In contrast to the higgler, Tulloch explores the image and distinctive style of Billie Holiday, a figure of modernity, a musical innovator, but also a style icon, particularly in the 1940s. By focusing on Holiday’s image, she identifies a distinct counterculture of modernity, and the jazz singer emerges as black female dandy. Tulloch offers a convincing portrait of an artist searching for creative ways to transform and subvert the clothes of white people to make them meaningful to black experience. She builds a picture of Holiday as a collage of myths: the gardenia corsage, her trademark ponytail hairstyle, twinset knitwear, and white gowns all formed rich style narratives. For Tulloch, Holiday’s changing image represented the aesthetic strategies of the new black woman, and despite heroin addiction she “carved out a system of how to live, dress, and socialize as an independent woman” (126). Her clever negotiation of masculine independence and female masquerade was key to her survival as a black woman artist in turbulent times.

Tulloch’s reading of Malcolm X’s autobiography demonstrates that style was not just a vexing question for women; for men it was also a critical part of the technology of the self and often a tool of resistance. Malcolm X was, after all, “acutely aware of the powerful poetry of self-adornment” (128). Style was critical to forging solidarity and asserting self-identity in the civil rights era and made visible the growing black consciousness of 1960s America. In an inspiring passage, Tulloch draws attention to questions of visibility in times of crisis and political battle. Malcolm X was creative, studied, and strategic in his use of dress, and, as she points out, “Malcolm X made sure that people could see him. To see him was to be constantly reminded of the charge of a new black America” (150). In this way, the book goes beyond dress; its clever intersections of race, class, and history help us to understand why style matters. After all, in times of crisis, we have only our bodies. Fashion is a pleasure, and part of consumer culture, but in this book we get a sense of how critical it can be to life stories. The styled body is where pleasures and pains are inscribed.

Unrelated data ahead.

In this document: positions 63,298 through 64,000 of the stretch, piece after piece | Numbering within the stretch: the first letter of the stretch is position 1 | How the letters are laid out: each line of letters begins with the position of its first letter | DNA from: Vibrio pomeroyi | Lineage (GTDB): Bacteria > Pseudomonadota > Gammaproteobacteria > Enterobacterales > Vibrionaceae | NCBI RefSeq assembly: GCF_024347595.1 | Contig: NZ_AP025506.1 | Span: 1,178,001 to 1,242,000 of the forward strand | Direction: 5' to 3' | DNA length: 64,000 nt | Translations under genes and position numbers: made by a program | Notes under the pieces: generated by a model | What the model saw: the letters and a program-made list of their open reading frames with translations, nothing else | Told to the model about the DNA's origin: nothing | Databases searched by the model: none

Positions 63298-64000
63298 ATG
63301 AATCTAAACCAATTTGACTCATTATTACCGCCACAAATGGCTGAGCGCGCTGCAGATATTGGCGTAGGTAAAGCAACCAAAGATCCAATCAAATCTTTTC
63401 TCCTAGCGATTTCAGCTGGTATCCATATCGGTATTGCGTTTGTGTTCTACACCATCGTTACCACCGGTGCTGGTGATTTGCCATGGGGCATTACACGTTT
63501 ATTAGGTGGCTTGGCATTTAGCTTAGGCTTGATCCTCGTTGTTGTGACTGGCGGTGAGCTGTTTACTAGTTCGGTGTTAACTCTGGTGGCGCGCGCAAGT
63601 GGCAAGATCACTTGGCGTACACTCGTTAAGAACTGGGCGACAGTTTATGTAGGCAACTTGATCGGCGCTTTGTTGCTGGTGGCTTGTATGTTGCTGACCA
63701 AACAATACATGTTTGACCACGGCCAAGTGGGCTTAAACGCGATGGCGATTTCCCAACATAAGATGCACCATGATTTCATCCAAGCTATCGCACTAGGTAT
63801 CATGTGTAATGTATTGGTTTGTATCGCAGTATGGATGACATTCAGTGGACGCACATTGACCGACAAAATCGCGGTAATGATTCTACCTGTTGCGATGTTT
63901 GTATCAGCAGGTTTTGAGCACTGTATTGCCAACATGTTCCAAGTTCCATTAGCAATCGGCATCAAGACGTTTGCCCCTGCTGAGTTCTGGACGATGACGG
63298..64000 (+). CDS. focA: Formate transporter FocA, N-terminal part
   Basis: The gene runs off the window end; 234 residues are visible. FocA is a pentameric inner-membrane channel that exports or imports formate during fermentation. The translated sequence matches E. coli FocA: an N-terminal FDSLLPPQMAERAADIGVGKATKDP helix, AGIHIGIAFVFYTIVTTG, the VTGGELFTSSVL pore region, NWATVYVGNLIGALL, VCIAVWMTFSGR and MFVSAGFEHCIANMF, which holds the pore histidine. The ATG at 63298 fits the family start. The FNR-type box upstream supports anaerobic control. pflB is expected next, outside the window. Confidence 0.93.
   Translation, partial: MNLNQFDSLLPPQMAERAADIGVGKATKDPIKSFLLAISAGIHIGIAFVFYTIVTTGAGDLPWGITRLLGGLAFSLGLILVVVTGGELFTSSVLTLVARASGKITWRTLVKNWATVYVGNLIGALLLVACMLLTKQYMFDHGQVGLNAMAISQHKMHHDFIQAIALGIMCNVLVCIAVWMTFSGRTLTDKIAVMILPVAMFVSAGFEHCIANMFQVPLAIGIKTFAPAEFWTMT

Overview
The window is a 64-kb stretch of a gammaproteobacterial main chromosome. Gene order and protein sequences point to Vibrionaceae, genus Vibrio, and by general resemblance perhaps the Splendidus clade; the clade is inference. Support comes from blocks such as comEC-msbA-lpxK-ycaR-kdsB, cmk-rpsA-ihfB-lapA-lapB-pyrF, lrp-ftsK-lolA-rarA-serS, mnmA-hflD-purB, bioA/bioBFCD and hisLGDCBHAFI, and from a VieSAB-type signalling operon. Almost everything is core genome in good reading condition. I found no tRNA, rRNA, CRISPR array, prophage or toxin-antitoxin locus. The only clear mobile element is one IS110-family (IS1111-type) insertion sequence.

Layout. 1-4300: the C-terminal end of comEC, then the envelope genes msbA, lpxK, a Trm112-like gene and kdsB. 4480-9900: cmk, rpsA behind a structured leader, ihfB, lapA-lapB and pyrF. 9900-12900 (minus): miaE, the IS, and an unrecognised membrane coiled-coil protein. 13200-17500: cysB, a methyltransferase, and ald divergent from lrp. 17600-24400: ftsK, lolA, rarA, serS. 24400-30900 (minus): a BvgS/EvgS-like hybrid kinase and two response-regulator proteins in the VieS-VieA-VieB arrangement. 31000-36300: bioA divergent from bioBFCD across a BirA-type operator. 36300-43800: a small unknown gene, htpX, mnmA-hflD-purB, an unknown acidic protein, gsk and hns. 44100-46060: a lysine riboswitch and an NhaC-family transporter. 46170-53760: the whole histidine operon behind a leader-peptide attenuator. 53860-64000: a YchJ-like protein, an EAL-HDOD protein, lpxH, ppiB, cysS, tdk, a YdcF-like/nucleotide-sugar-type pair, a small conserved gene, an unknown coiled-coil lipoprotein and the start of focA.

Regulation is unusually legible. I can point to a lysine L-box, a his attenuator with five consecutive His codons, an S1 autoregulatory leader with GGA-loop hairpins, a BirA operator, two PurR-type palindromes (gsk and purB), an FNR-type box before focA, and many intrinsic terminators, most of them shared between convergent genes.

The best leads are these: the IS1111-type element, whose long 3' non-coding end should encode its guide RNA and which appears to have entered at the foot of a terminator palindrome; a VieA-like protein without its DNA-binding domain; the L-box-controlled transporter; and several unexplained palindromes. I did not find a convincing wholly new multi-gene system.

The discussion in the book is wide-ranging; we get a glimpse of black identities forged in the Caribbean of the nineteenth century and in New York and London of the twentieth century. Clearly, dress, style, appearance, and clothing all play a critical role in our lives, all too often neglected by scholars of social history and material culture. Tulloch not only adds to the growing literature in this area but also demonstrates style’s critical role in marking social and political change. While the case studies are compelling and the discussion inspiring, the book can at times lack a clear focus. Many chapters suffer from a dizzying array of headings and sections. In particular, the last chapter might have been better integrated with the rest; it did not quite fit the narrative structure of the book.

What the book does, though, is something rare: it makes a refreshing contribution to fashion studies, a field that is all too often white, Eurocentric, and concerned only with what the industry produces for our consumption. Tulloch demonstrates that the field of fashion studies can do so much more; in particular, it can turn its attention to the intriguing ways in which people use style to negotiate crisis and complexity. The book manages to take figures we thought we knew, such as Holiday and Malcolm X, and tell whole new stories about them. Tulloch reveals how personal style statements can be a rich source in the study of race histories. Most of all, though, she reclaims style—and cool—from consumer culture, and in the process highlights the intersections between race, class, and history. 

Jane Tynan
Senior Lecturer, MA Fashion Critical Studies, Central Saint Martins, University of the Arts London